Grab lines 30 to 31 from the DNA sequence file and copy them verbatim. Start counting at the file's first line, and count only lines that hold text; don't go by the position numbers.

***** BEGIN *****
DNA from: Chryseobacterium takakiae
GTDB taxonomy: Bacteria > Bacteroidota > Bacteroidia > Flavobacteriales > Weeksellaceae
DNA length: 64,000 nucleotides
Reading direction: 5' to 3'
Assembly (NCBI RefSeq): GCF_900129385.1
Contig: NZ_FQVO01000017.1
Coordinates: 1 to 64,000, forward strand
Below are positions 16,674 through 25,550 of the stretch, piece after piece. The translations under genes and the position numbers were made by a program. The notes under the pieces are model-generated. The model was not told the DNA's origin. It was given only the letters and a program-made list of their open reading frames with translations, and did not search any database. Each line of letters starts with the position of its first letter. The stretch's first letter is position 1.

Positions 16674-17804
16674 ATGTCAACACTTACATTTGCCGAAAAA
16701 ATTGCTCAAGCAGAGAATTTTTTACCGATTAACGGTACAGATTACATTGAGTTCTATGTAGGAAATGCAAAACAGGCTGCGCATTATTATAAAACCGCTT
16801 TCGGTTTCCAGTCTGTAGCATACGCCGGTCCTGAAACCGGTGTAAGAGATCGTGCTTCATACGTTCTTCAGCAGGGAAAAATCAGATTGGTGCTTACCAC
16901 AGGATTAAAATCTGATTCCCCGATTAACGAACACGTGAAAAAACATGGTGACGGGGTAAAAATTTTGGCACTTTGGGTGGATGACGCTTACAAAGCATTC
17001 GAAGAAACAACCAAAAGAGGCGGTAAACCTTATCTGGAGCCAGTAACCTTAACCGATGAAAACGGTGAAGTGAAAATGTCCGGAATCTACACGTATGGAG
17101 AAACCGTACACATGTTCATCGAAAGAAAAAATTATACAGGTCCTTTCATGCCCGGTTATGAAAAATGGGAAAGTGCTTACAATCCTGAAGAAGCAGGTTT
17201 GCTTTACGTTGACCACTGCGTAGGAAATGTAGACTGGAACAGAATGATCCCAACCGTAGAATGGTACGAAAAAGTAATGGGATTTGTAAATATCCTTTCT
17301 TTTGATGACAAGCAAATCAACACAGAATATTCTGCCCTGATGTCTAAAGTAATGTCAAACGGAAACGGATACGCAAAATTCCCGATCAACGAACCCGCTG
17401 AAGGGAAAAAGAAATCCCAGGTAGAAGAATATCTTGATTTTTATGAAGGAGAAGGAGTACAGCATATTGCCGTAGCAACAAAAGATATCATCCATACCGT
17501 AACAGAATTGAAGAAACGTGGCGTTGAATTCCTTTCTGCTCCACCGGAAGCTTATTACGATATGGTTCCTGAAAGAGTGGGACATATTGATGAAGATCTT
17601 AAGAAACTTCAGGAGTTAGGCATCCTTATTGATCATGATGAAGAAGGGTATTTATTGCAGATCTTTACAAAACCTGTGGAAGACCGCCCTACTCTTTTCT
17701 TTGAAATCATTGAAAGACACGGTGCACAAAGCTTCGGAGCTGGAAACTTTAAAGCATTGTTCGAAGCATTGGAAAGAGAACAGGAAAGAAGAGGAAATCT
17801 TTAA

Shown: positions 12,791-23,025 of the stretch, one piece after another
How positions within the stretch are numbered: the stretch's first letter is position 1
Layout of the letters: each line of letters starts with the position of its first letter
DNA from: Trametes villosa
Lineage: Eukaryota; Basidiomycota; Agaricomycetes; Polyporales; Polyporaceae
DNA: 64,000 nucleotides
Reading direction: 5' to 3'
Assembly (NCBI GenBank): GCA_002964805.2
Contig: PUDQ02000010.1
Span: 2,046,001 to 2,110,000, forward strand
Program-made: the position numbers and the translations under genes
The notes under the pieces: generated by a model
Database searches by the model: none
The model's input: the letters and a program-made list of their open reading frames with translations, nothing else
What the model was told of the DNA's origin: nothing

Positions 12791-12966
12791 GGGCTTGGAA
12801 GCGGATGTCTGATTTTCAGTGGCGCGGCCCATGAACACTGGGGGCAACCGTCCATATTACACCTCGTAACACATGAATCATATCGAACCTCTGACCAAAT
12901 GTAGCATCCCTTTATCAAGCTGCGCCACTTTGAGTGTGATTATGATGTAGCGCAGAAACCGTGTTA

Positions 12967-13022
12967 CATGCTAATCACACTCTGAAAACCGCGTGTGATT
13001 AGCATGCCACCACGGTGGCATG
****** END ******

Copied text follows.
Assembly (NCBI GenBank): GCA_002964805.2
Contig: PUDQ02000010.1